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Agenda
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1045h: Koustabh Gosh - Universal Hashing Based on Field Multiplication and
(Near-)MDS Matrices
11:30h: coffee break
11:45h: Chengly Jin - Towards Remote Verifiable Computation without Digital
Secrets
12:30h: Lunch
14:00h: Lisa Kohl - Oblivious Transfer with Constant Computational Overhead
14:45h: coffee break
15:00h: Matthias Meijers - Machine-Checked Security for XMSS as in RFC 8391 and
SPHINCS+.
Abstracts:
Koustabh Gosh (RU)
Title: Universal Hashing Based on Field Multiplication and (Near-)MDS Matrices
Abstract:
In our work, we propose a new construction for building universal hash
functions, a specific instance called multi-265, and provide proofs for their
universality. Our construction follows the key-then-hash parallel paradigm. In
a first step it adds a variable length input message to a secret key and splits
the result in blocks. Then it applies a fixed-length public function to each
block and adds their results to form the output. The innovation presented in
this work lies in the public function: we introduce the
multiply-transform-multiply-construction that makes use of field multiplication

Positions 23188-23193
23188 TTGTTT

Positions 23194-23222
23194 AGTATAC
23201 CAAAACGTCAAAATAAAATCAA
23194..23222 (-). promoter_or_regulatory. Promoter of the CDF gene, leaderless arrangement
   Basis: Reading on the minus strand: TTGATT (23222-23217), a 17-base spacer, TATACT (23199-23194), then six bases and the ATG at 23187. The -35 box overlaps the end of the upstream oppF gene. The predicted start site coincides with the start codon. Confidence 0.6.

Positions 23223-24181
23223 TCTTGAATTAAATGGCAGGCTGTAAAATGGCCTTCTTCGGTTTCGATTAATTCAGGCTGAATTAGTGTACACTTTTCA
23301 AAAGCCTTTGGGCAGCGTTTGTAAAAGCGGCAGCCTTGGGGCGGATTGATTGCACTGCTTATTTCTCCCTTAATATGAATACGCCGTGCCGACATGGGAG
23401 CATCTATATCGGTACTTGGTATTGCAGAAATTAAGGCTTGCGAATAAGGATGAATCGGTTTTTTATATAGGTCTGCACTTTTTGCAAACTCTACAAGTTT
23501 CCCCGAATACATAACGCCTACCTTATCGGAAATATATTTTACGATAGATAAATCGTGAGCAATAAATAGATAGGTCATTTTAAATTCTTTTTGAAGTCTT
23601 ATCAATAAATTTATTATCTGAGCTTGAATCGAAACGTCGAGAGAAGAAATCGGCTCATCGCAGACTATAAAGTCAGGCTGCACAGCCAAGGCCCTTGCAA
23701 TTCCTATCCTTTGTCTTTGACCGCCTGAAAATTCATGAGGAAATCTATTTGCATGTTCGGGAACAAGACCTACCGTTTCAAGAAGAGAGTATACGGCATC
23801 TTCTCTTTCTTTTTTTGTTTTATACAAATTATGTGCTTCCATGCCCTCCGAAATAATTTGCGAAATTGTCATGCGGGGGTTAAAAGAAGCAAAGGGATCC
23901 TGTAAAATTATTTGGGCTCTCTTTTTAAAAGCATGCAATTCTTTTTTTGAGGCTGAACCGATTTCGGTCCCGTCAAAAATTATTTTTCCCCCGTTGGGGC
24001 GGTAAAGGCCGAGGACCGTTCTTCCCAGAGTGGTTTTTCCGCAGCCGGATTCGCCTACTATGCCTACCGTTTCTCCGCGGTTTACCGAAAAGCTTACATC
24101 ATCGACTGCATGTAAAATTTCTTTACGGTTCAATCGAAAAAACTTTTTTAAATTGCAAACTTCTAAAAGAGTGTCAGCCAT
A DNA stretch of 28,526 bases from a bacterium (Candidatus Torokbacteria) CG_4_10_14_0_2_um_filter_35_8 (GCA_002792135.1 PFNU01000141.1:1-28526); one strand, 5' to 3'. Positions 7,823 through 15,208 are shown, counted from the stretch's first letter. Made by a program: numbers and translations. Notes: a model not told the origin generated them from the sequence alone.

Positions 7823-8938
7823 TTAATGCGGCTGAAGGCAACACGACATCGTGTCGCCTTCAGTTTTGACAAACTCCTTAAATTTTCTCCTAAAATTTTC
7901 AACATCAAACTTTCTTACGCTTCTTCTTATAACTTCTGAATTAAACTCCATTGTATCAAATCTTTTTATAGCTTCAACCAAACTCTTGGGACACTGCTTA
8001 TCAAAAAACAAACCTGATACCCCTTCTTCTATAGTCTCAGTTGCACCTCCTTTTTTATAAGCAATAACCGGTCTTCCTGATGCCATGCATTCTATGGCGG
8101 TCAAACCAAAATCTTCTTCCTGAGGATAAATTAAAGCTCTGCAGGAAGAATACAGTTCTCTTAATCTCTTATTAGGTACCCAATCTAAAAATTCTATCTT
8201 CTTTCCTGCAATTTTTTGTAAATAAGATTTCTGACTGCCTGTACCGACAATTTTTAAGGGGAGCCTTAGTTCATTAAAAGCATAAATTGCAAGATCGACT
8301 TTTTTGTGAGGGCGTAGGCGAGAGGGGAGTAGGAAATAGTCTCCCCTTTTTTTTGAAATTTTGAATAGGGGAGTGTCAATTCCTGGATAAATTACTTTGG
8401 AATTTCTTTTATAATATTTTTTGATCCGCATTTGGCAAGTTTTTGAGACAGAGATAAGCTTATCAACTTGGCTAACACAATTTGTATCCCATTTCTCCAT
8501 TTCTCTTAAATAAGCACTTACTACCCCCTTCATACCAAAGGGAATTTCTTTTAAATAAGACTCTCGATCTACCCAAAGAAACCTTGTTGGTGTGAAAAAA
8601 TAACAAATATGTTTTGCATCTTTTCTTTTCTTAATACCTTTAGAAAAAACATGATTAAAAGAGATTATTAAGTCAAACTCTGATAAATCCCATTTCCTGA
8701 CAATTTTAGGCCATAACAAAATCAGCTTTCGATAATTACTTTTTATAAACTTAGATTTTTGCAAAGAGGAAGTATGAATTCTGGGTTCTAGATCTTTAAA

and linear transformations. We prove upper bounds for the universality of
key-then-hash parallel hash functions making use of a public function with our
construction provided the linear transformation are maximum-distance-separable
(MDS). We additionally propose a concrete instantiation of our construction,
multi-265, where the underlying public function uses a near-MDS linear
transformation and prove it similar level of universality.
Chenglu Jin (CWI)
Title: Towards Remote Verifiable Computation without Digital Secrets
Abstract:
The development of secure processor architecture technology has seen many
challenges. It turns out difficult to implement efficient resource sharing and
at the same time eliminate or protect against side channels as a result of
shared caches and other buffers. For this reason, implemented hardware
isolation cannot provide confidential computing (as of yet). Nevertheless, the
hardware isolation for access control as implemented by micro code and added
circuitry cannot be circumvented and this allows for verifiable computation.
However, even though computations can be isolated in enclaves, how can we
provide remote attestation of computed output? Remote attestation requires
digital secrets which may leak due to side channels. We show two puzzle pieces
which together can be used to implement remote attestation without secure
digital computation or digital secrets: We use a strong PUF for masking
‘session signing keys’ and we use these in a new one-time signature primitive.
In essence, computing a signature for an output boils down to directly reading
out a signature from unmasked digital storage.
Lisa Kohl (CWI)
Title: Oblivious Transfer with Constant Computational Overhead
Abstract:
The computational overhead of a cryptographic task is the asymptotic ratio
between the computational cost of securely realizing the task and that of